The sense of hearing is essential for human communication. In this module we investigate the extraordinary capabilities and limitations of the human sense of hearing. Starting with the outer, middle and inner ear, we will investigate the anatomical and physiological functions of the whole auditory pathway up to the primary auditory cortex. At each stage we will discuss potential problems that can lead to hearing loss. We will learn about the psychophysical abilities of normally hearing people and how these capabilities deteriorate in the hearing impaired. We will discuss how signal processing in hearing aids can overcome some, but not all of these limitations.
The module is essential for all students learning about audiology, hearing sciences and communication sciences. It is also suitable for engineering students with an interest in acoustics, effects of noise on people, audio or biomedical signal processing as well as for students seeking an understanding of sound perception and speech communication.
Aims and Objectives
Disciplinary Specific Learning Outcomes
Having successfully completed this module you will be able to:
- Explain the structure and function of the principal components of the normal human auditory system
- Critically appreciate scientific literature on hearing sciences.
- Explain the physiological basis as well as the perceptual consequences of hearing loss.
- Explain the basic acoustical, engineering, biological and psychological principles related to hearing science.
- Explain and critically appraise methods used to investigate auditory perception.
- Demonstrate mastery of effective self-directed learning and scientific communication
- To introduce basic acoustics required to understand the module.
- To describe the anatomy and physiology of the outer, middle and inner ear
- To understand the function of the outer, middle and inner ear based on established and emerging theory.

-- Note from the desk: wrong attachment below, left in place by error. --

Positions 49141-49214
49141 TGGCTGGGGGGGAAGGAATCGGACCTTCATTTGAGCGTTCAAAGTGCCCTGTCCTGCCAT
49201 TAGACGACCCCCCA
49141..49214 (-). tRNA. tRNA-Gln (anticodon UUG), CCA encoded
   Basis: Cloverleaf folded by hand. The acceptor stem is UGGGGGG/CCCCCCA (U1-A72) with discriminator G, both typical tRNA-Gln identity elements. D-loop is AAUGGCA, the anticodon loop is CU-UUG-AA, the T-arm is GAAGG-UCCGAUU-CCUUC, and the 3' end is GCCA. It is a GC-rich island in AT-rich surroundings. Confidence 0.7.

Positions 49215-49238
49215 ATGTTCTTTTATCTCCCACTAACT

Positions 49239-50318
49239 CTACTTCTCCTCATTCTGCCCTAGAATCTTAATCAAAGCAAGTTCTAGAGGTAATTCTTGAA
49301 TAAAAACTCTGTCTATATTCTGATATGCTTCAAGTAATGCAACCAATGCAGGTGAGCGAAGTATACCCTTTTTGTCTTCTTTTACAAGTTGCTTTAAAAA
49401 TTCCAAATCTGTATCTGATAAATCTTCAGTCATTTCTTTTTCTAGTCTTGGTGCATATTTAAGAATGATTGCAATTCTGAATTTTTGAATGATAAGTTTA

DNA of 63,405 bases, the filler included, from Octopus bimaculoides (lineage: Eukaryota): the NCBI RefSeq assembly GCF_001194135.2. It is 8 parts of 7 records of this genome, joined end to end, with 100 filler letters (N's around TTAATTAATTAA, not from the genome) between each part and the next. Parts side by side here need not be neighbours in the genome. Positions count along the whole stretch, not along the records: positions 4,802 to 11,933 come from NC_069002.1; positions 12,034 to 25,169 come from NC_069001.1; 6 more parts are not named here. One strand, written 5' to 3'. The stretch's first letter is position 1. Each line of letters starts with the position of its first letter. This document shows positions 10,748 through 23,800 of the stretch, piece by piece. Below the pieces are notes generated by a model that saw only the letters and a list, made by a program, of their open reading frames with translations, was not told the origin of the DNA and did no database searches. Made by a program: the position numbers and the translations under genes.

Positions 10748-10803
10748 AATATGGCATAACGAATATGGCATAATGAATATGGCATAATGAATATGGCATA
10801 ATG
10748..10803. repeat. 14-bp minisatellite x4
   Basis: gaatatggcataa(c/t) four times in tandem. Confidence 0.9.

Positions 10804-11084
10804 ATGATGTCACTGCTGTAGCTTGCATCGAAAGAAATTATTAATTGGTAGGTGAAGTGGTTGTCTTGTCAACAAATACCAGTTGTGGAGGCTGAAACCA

To understand how nonlinear feedback processes in the inner hear form the basis of normal perception
- To explain the consequences of physiological dysfunction to features of hearing loss.
- To introduce you to the domains that define the physical characteristics of sound (intensity, frequency, time, direction) and the corresponding perceptual domains (loudness, pitch, temporal characteristic, localisation/lateralisation).
To understand how hearing changes in aging individuals and the population.
- To describe the psychophysical methods used to measure the various auditory capabilities including speech tests.
- To describe the main theories related to detection and discrimination of sounds and develop an understanding of signal detection theory.
To understand the theory of auditory filters and how they form the basis of describing effects of hearing loss by temporal and frequency distortions
- To describe the consequences of the most common forms of hearing disorder in terms of auditory capabilities and speech recognition performance to enable you to evaluate the consequences for individual cases.
Learning and Teaching
Teaching and learning methods
Weekly lectures and tutorials, and fortnightly mini-assignments which will form discussion during tutorials and on which you will receive feedback during tutorials.
|Preparation for scheduled sessions||10|
|Wider reading or practice||60|
|Completion of assessment task||50|
|Total study time||150|
Resources & Reading list
References. A list of references will be supplied at the beginning of the module.
This is how we’ll give you feedback as you are learning. It is not a formal test or exam.Assignment Assignment
This is how we’ll formally assess what you have learned in this module.
This is how we’ll assess you if you don’t meet the criteria to pass this module.
An internal repeat is where you take all of your modules again, including any you passed. An external repeat is where you only re-take the modules you failed.
Repeat type: Internal & External